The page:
• $20 billion for veterans’ health;
    • $20 billion for public transportation relief;
    • $12 billion for DOD;
    • $12 billion for K-12 education and $6 billion for higher-ed;
    • $10 billion for state block grants;
    • $10 billion for airports; and
    • $5 billion for FEMA disaster relief;
    • $4.5 billion for CDC; and
    • $1.7 billion for the Strategic National Stockpile (SNS).

 

 Supplemental IV and onward

  • Leadership has agreed on drafting a fourth and fifth supplemental – unclear what will be included yet.

 

Passed Legislation

Supplemental II – Families First Coronavirus Response Act (HR 6201)

  • The Senate passed the bill 90-8 Wednesday afternoon and the President signed the bill into law that evening. Bill text here. Factsheet here. Bill section by section here. A summary of paid leave provisions, incorporating changes made by technical correction, is here.

 

Supplemental I – Coronavirus Supplemental

  • Signed by the President March 6.
  • Text here, summary here.

 

Congress

  • House is currently in recess but will be called back when votes are needed on the next supplemental (with 24-hour notice). House Democratic leaders have said that members will not have to return until after a deal the supplemental is reached.
  • Senate is in session. Leader McConnell has said the Senate will stay in session until a third supplemental has passed.
  • As of right now, the appropriations markup schedule is unchanged. Most House bills have subcommittee markup dates the weeks of April 21 and April 28, while the Senate has not yet set its markup dates.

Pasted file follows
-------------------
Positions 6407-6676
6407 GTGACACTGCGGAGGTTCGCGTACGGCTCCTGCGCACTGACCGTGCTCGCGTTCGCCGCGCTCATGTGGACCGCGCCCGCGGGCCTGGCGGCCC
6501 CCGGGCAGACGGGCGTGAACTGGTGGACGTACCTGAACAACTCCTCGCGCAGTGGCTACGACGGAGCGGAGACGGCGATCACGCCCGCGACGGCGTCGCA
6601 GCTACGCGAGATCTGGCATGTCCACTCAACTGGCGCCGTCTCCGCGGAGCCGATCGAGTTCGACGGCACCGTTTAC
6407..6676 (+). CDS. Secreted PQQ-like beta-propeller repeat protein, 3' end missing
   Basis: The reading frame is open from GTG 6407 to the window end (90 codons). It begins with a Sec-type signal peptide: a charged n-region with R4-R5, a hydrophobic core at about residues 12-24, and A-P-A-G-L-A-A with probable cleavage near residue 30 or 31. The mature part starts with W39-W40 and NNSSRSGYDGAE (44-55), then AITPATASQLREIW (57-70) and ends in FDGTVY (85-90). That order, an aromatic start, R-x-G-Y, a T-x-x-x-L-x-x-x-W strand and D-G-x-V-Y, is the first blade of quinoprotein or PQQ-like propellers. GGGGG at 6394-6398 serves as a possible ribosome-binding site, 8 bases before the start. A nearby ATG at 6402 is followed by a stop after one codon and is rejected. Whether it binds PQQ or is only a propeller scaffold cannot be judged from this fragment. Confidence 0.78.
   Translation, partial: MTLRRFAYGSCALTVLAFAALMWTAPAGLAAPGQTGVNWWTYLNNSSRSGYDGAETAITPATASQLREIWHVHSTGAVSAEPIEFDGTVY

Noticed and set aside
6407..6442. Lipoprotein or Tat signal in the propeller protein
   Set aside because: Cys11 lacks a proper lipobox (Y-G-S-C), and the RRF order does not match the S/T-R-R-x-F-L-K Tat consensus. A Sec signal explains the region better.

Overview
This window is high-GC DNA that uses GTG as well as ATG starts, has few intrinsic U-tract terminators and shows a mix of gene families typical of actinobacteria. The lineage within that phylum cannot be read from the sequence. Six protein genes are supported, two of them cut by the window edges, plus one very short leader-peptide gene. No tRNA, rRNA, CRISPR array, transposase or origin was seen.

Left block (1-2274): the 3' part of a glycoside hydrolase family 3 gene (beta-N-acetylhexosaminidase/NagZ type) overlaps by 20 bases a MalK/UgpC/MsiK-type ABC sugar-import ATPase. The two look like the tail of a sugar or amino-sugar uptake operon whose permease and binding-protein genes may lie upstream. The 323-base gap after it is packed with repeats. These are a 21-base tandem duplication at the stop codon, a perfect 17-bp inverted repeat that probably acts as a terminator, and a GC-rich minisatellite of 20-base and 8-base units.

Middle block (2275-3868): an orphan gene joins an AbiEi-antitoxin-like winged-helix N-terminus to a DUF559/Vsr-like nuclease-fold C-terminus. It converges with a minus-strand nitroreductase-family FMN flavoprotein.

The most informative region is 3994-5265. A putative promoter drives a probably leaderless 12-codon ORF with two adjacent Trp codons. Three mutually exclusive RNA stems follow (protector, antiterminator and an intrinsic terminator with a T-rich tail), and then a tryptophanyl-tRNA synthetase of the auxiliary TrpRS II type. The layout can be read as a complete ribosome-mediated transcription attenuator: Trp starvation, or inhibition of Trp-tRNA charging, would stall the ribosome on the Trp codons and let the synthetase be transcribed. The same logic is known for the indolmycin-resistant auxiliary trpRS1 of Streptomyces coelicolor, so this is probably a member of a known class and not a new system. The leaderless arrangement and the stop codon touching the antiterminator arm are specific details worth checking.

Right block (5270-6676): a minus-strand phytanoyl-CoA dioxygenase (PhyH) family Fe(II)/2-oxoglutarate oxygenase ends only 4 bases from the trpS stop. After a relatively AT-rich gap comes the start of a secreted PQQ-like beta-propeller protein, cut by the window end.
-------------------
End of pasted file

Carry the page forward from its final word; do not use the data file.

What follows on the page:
• Remote voting: Speaker Pelosi and Leader McConnell have both voiced opposition to members’ voting remotely, but as more members of Congress have begun self-quarantining and the pandemic makes travel more treacherous, in-person voting may become more difficult. Speaker Pelosi circulated a Dear Colleague last week stating that the House will “adjust our voting procedures in order to follow the CDC’s recommendations.” Similarly, in its notice of the vote Sunday, the Senate Cloakroom encouraged members to socially distance during votes. Remote voting is being discussed to some extent in both chambers.
  • Virtual hearings: While most hearings and markups for the next week or so have been cancelled, some committee staff are working to see whether holding hearings virtually is possible.

 

Members of Congress in Quarantine or Treatment (new additions in bold)

Tested Positive (3): Sen. Rand Paul (R-KY), Rep. Ben McAdams (D-UT), Rep. Mario Diaz-Balart (R-FL)

Currently Self-Quarantined (26): Rep. Paul Gosar (R-AZ), Rep. Julia Brownley (D-CA), Rep. Jason Crow (D-CO), Rep. Matt Gaetz (R-FL), Rep. Mario Diaz-Balart (R-FL), Rep. Doug Collins (R-GA), Rep. Steve Scalise (R-LA), Rep. Ann Wagner (R-MO), Rep. Ben Ray Luján (D-NM), Rep. Kathleen Rice (D-NY), Rep. Kendra Horn (D-OK), Rep. Matt Cartwright (D-PA), Rep. Ben McAdams (D-UT), Rep. Gwen Moore (D-WI), Rep. Frederica Wilson (D-FL), Rep. Stephanie Murphy (D-FL), Rep. Drew Ferguson (R-GA), Rep. Joe Cunningham (D-SC), Rep. Tom Cole (R-OK), Rep. David Schweikert (R-AZ), Rep. Anthony Brindisi (D-NY), Rep. David Price (D-NC), Rep. Andy Kim (D-NJ), Sen. Rick Scott (R-FL), Sen. Cory Gardner (R-CO), Sen. Mike Lee (R-UT), Sen. Mitt Romney (R-UT)

 

Completed Quarantine (2): Sen. Ted Cruz (R-TX), Rep. Mark Meadows (R-NC), Sen. Lindsay Graham (R-SC)